This might be a good place to go into the difference between creating, distributing and possessing child pornography. The reason why all those acts are a crime in many countries is that they all contribute to sustaining a certain type of criminal behaviour: sexual abuse of minors. The aim is thus to prevent harm to minors. While the harm in the case of illegal downloading is one against property, the harm in child pornography is physical harm. Which is, in my opinion, worse. Now, you may rebut: but what of 17 year old consenting minors? But I would rather like to know what you think about a video of a ten year old being raped. Should the possessor of such material be criminally responsible? I say yes. You haven’t given your opinion on such a case yet. You may disagree. Or may reply that the primary focus should be on investigating, prosecuting and convicting the person who actually perpetrated the crime of rape. And I would agree with the latter response. But there remains ample reason to also prosecute and convict the possessor, because he is part of the whole. He sustains the sexual abuse by being its end-receiver. Much like the illegal downloader sustains the operations of those distributing copyright-protected material without authorisation. And there need not be a profit involved. Moreover, as I said before, I consider the harm in the case of sexual abuse to be much greater than the harm done by illegal sharing of copright protected material.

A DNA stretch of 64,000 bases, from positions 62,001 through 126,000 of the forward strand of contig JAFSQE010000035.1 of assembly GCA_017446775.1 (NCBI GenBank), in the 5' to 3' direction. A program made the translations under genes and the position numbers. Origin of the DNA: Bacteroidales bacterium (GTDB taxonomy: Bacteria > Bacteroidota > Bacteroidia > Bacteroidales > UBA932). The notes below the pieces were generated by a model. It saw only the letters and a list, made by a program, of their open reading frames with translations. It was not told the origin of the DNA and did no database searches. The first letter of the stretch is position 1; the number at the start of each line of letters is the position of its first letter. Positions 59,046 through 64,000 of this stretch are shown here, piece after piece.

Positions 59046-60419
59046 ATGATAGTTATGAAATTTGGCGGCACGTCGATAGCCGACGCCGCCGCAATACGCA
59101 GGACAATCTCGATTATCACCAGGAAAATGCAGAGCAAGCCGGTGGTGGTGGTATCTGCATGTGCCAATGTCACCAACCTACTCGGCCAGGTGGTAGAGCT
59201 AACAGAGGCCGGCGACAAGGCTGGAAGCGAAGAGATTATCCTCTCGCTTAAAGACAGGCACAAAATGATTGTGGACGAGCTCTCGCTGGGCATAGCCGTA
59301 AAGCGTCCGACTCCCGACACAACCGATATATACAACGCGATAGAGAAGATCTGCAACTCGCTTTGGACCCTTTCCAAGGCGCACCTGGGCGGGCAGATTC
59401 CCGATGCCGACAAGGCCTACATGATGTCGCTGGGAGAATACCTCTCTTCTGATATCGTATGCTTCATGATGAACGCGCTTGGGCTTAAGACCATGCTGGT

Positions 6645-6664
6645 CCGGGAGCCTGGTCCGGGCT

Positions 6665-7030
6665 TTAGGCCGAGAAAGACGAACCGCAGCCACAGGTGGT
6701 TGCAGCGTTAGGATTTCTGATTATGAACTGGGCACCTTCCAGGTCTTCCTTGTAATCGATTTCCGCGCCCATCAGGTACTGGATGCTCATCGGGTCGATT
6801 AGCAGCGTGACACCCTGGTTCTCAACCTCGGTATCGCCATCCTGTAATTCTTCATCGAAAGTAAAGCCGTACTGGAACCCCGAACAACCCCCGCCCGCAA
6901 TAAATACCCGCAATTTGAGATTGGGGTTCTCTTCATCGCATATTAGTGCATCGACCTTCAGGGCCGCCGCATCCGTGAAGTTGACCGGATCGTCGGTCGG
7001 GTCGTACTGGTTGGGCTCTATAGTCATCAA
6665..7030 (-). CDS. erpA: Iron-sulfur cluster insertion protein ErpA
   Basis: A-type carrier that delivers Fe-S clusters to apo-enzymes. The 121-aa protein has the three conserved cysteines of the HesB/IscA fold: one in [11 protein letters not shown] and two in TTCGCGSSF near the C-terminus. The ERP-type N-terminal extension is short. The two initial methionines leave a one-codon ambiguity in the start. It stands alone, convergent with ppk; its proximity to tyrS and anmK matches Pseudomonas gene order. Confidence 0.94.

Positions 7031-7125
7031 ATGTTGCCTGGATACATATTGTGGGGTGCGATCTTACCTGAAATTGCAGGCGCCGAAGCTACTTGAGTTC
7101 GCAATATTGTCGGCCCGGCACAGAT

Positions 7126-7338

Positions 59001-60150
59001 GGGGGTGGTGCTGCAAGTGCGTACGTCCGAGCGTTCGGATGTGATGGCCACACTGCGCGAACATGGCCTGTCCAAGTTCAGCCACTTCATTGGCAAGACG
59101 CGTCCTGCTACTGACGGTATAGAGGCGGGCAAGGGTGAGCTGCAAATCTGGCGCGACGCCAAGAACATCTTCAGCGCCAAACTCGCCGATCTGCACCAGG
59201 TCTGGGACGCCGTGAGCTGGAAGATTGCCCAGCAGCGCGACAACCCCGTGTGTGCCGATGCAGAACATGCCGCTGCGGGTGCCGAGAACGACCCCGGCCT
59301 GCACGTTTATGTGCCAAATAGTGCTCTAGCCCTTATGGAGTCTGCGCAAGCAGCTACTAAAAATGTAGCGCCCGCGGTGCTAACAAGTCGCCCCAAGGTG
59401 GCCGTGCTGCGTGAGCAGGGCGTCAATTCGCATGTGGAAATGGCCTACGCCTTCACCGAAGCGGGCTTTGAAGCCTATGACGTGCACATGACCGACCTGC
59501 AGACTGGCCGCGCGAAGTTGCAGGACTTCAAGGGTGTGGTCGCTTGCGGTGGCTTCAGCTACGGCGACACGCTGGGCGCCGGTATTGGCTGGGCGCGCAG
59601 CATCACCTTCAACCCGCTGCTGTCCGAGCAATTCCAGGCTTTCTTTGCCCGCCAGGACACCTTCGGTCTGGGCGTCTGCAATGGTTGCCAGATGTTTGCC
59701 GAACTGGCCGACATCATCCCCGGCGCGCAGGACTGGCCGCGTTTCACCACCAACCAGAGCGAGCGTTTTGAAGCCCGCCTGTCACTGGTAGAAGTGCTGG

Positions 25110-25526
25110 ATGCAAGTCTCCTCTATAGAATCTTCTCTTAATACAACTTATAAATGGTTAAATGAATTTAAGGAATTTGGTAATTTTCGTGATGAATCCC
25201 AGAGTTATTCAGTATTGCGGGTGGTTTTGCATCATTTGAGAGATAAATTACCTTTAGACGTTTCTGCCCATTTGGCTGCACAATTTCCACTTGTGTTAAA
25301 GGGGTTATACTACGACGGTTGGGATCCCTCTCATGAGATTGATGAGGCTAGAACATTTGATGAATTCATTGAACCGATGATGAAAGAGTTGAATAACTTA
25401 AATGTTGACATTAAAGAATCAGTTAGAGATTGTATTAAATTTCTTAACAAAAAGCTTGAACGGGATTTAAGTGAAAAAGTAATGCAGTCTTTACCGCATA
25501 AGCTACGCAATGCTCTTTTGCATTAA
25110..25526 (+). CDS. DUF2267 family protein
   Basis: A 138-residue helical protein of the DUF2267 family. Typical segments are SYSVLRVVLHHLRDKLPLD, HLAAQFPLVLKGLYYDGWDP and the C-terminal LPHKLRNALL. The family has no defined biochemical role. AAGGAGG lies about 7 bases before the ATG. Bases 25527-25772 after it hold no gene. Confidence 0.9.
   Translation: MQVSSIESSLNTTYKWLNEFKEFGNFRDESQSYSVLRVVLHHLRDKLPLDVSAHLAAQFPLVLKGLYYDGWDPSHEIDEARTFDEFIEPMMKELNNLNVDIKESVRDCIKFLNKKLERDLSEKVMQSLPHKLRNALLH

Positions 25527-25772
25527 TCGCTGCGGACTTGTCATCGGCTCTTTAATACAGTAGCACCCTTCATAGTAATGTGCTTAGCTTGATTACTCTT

You say that murder is worse than child pornography and that because taking pictures of a murder is not illegal, it is strange to make possession of pictures of a lesser crime punishable by law. I remain convinced that the primary reason why your argument fails is that it presents an incorrect analogy. Those taking pictures of murders cannot sensibly be said to thereby create an interest in people murdering more people, so that others may ‘enjoy’ viewing the pictures. Yet, child pornography functions exactly that way: the pictures are taken and distributed so that people can ‘enjoy’ them. And people ‘enjoying’ them is what leads others to make more pictures and share them. You may disagree on the borderline cases, but I would be interested to know whether or not you agree that in cases of sexual abuse (rape of a twelve year old, for example) there is good reason to prevent such harm by punishing all those involved, including the end-‘user’. In my view, there is. And the cases of the US Supreme Court Ronan refers to offer sufficient rationales in support of denying free speech protection to those involved in the creation and sustenance of child pornography, including its possessors.